[Newbie] How to use a class in C++

Discussion in 'C++' started by pozz, Nov 15, 2011.

  1. pozz

    pozz Guest

    I have a medium experience in C and now I'm learning C++. I have some
    difficulties to think by and use classes, so with object oriented
    programming.

    In my application I have a configuration file that stores some
    settings in non-volatile way. Several parts, modules and classes could
    access the configuration file both for reading and writing settings.

    In C I can create settings.h with the interface:
    ---
    int settings_read(const char *name, char *value, size_t valuesize);
    int settings_save(const char *name, const char *value);
    ---
    Every other module that wants to use the settings facilities will
    include "settings.h" and user settings_read() and settings_write().
    The implementation and any additional data (such as the filename) are
    hidden in settings.c.

    In C++ I was trying to create a class in settings.h, but I'm not sure
    if I should add private data there:
    ---
    class Settings {
    const char filename[] = "settings.ini";
    public:
    void Settings(void);
    virtual ~Settings(void);
    int settings_read(const string name, string value);
    int settings_save(const string name, const string value);
    };
    ---
    Why the user should know about private data, like filename? I'm
    tempted to avoid adding private data/functions in the class
    declaration in settings.h, but in settings.c as typical static names
    (like in C). I don't know if this is a good approach, because I have
    seen many C++ source files with private names in include file.
     
    pozz, Nov 15, 2011
    #1
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  2. On 15.11.2011 07:19, pozz wrote:
    > I have a medium experience in C and now I'm learning C++. I have some
    > difficulties to think by and use classes, so with object oriented
    > programming.
    >
    > In my application I have a configuration file that stores some
    > settings in non-volatile way. Several parts, modules and classes could
    > access the configuration file both for reading and writing settings.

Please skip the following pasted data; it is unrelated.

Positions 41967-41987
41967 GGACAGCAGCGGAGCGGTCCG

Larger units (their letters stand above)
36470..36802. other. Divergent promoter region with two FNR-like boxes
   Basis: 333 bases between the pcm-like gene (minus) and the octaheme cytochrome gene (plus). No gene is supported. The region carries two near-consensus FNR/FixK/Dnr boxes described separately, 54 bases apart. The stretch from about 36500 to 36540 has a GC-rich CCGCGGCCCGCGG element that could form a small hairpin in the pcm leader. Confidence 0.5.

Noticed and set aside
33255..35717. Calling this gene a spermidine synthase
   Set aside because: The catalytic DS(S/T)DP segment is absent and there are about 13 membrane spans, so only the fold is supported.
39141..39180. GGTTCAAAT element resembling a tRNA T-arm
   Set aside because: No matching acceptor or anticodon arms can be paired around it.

>
    > In C I can create settings.h with the interface:
    > ---
    > int settings_read(const char *name, char *value, size_t valuesize);
    > int settings_save(const char *name, const char *value);
    > ---
    > Every other module that wants to use the settings facilities will
    > include "settings.h" and user settings_read() and settings_write().
    > The implementation and any additional data (such as the filename) are
    > hidden in settings.c.
    >
    > In C++ I was trying to create a class in settings.h, but I'm not sure
    > if I should add private data there:
    > ---
    > class Settings {
    > const char filename[] = "settings.ini";


    Use a std:.string.

    Don'e make it `const`.


    > public:
    > void Settings(void);
    > virtual ~Settings(void);


    `void` to indicate "no arguments" is a C-ism. It's necessary in C. It's
    not necessary in C++.


    > int settings_read(const string name, string value);


    Better pass by reference, like

    int read( string const& name, string const& value );



    > int settings_save(const string name, const string value);
    > };
    > ---
    > Why the user should know about private data, like filename? I'm
    > tempted to avoid adding private data/functions in the class
    > declaration in settings.h, but in settings.c as typical static names
    > (like in C). I don't know if this is a good approach, because I have
    > seen many C++ source files with private names in include file.


    The difference with a class is that the using code creates an instance
    of it.

    Each instance can have its own filename.


    Cheers & hth.,

    - Alf
     
    Alf P. Steinbach, Nov 15, 2011
    #2
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  3. pozz <> wrote:
    > In C I can create settings.h with the interface:
    > ---
    > int settings_read(const char *name, char *value, size_t valuesize);
    > int settings_save(const char *name, const char *value);
    > ---


    If that design suffices for your purposes, then I don't see why you
    couldn't use that exact same code in your C++ program as well. (Although
    if this is a generic library to be used in more than one project, you
    might want to consider putting those functions inside a namespace with
    some appropriate name. Not that it's mandatory, but it lessens the chances
    of name collisions in large projects.)

    One of the practical advantages of classes is that, like structs, you